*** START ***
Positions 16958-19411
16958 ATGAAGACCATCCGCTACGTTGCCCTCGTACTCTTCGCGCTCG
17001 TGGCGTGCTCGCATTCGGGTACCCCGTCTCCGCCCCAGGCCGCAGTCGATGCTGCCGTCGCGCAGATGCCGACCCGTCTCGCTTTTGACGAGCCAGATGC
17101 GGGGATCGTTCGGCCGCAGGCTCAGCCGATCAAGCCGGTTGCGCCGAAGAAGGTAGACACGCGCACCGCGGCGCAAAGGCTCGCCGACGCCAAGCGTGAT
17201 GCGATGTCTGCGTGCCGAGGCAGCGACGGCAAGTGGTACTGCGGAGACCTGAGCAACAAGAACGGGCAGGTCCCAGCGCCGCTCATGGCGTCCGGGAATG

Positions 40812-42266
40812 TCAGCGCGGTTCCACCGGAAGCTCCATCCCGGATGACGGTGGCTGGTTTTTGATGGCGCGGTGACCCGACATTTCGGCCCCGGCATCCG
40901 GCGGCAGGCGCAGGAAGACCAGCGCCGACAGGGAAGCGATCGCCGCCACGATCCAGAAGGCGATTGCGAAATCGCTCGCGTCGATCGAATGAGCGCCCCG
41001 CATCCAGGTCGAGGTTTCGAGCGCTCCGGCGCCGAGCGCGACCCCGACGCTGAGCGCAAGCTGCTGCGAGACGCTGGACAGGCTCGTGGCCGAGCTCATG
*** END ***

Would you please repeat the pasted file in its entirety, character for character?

Positions 16958-19411
16958 ATGAAGACCATCCGCTACGTTGCCCTCGTACTCTTCGCGCTCG
17001 TGGCGTGCTCGCATTCGGGTACCCCGTCTCCGCCCCAGGCCGCAGTCGATGCTGCCGTCGCGCAGATGCCGACCCGTCTCGCTTTTGACGAGCCAGATGC
17101 GGGGATCGTTCGGCCGCAGGCTCAGCCGATCAAGCCGGTTGCGCCGAAGAAGGTAGACACGCGCACCGCGGCGCAAAGGCTCGCCGACGCCAAGCGTGAT
17201 GCGATGTCTGCGTGCCGAGGCAGCGACGGCAAGTGGTACTGCGGAGACCTGAGCAACAAGAACGGGCAGGTCCCAGCGCCGCTCATGGCGTCCGGGAATG

Positions 40812-42266
40812 TCAGCGCGGTTCCACCGGAAGCTCCATCCCGGATGACGGTGGCTGGTTTTTGATGGCGCGGTGACCCGACATTTCGGCCCCGGCATCCG
40901 GCGGCAGGCGCAGGAAGACCAGCGCCGACAGGGAAGCGATCGCCGCCACGATCCAGAAGGCGATTGCGAAATCGCTCGCGTCGATCGAATGAGCGCCCCG
41001 CATCCAGGTCGAGGTTTCGAGCGCTCCGGCGCCGAGCGCGACCCCGACGCTGAGCGCAAGCTGCTGCGAGACGCTGGACAGGCTCGTGGCCGAGCTCATG